Photoelectricity is normally considered the most important proof that light behaves as particles. The logic is that only a particle can carry the energy required to produce the photoelectric effect. The work of Bohr with atoms proved that atoms accept and emit energy in quantum packets following Plank's Law. Such results do not say anything about the characteristics of the energy being received or radiated. When the atom radiates energy, it is accepted that it is in the form of a wave of frequency ν. There is reason to accept that when the atom absorves energy will do it from a wave of frequency ν. Consequently, there is no reason for considering that light striking an atom in the photoelectric effect should behave any different than under any other condition. Thus, if the energy of light comes in the form of a wave of the proper frequency, the photoelectric effect will happen. This has been proved experimentally many times.
All other effects mentioned in the background are explained when light is considered to be a wave. The conclusion is simple: There are many phenomena, those involving interference for example, that can only be explained if light behaves as a wave. There are a few phenomena that can be explained if light behaves as a particle, but in all those cases, there is an explanation when light is considered as a wave.
The Double Slit Experiment
The double slit experiment, as developed by Young and repeated many times with different settings, can only be explained when considering light as a wave, except for the case when the source produces photons one at a time, which is considered to prove that light behaves as a particle. In order to analize this experiment, it will be divided into two sets of experiments.
The first set of experiments requires a source of light and a set of detectors. CCD cells will be assumed with a very small area and arranged as a continuous line of detectors. For this set of experiments the detectors will be arranged such that the distance from source to detector is the same for all of them. This set of experiments consists of five experiments:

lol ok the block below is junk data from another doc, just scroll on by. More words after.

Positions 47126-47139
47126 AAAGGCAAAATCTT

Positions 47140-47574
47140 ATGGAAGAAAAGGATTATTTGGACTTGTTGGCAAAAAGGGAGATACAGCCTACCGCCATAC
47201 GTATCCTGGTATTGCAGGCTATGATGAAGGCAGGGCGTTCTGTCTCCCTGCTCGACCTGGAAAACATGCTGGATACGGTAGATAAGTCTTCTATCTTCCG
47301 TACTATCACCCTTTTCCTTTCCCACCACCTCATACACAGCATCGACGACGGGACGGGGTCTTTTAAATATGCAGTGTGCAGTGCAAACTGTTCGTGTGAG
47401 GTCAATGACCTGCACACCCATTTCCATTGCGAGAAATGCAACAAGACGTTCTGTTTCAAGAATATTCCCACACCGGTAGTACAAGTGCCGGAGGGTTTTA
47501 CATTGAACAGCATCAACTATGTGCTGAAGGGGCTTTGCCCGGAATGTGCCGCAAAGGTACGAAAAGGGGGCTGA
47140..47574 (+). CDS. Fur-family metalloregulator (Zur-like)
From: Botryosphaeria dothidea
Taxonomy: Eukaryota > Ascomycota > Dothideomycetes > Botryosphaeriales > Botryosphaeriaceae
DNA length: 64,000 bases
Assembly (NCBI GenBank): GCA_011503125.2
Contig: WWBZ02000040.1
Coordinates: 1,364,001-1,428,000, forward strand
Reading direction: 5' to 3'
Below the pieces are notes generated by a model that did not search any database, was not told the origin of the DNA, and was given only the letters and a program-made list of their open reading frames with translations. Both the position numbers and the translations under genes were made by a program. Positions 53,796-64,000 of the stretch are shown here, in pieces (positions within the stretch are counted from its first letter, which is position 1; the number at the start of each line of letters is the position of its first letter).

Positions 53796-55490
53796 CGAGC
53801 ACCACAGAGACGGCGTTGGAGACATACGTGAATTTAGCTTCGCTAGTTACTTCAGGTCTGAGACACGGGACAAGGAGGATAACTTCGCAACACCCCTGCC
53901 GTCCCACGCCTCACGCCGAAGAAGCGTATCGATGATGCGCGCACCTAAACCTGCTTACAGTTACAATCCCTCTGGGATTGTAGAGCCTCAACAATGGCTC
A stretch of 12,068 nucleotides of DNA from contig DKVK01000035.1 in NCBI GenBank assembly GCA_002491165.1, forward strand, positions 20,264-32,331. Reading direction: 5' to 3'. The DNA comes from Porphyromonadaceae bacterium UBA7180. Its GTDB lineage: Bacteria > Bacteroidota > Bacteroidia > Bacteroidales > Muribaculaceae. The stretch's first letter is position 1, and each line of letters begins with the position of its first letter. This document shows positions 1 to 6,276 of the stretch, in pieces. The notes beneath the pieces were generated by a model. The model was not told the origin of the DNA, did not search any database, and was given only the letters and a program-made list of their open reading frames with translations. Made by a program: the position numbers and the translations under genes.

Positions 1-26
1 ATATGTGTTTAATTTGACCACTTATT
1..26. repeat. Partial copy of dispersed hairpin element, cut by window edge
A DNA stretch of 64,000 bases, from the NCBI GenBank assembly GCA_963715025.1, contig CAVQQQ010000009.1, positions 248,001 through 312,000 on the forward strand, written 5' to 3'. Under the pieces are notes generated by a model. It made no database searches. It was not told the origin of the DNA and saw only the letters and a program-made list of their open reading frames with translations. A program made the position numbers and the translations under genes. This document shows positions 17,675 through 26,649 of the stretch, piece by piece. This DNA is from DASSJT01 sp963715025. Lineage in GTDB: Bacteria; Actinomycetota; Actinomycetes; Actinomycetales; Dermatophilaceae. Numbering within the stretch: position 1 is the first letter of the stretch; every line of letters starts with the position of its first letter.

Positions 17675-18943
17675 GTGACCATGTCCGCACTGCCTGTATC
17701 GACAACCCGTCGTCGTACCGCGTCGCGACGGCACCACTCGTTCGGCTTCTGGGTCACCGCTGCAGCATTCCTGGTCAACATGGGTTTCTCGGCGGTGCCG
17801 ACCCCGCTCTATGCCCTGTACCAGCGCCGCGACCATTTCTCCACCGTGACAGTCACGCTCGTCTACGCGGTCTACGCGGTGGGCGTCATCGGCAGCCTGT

- First experiment: The source of light is turned ON at full intensity for a certain time. It is clear that the detectors will receive a uniform illumination;
- Second experiment: The source of light is turned ON with a lower intensity than before, and for the same time as before. It is clear that the detectors will receive a uniform illumination of a lower value;
- Third experiment: The light source is turned ON at the lower intensity, but for a longer time such that the number of photons produced is the same as in case 1. It is clear that in this case the detectors will receive a uniform illimination of the same value as in the first case;
- Fourth experiment: The light source is turned ON in a way that it produces photons one at a time and at a very low rate, and for the same time as in 1 and 2. It is known that in this case some of the detectors will receive photons and other will receive nothing;
- Fifth experiment: The light source is turned ON producing photons individually at a low rate as in 4, but for a longer time such that the number of photons produced is the same as in 1 and 3. It is logical to expect that in this case, all the detectors will receive the same illumination and that the value will be the same as in case 1 and 3.